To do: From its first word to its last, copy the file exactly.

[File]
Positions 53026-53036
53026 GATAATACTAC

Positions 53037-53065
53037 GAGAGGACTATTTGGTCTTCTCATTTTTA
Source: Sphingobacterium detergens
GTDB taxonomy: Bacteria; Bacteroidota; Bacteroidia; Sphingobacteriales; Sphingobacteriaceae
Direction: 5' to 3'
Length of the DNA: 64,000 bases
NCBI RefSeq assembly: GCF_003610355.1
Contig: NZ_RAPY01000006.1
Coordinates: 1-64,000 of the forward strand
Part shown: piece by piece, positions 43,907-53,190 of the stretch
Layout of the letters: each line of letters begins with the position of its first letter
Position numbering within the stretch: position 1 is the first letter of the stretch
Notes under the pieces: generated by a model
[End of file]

Positions 53026-53036
53026 GATAATACTAC

Positions 53037-53065
53037 GAGAGGACTATTTGGTCTTCTCATTTTTA
Source: Sphingobacterium detergens
GTDB taxonomy: Bacteria; Bacteroidota; Bacteroidia; Sphingobacteriales; Sphingobacteriaceae
Direction: 5' to 3'
Length of the DNA: 64,000 bases
NCBI RefSeq assembly: GCF_003610355.1
Contig: NZ_RAPY01000006.1
Coordinates: 1-64,000 of the forward strand
Part shown: piece by piece, positions 43,907-53,190 of the stretch
Layout of the letters: each line of letters begins with the position of its first letter
Position numbering within the stretch: position 1 is the first letter of the stretch
Notes under the pieces: generated by a model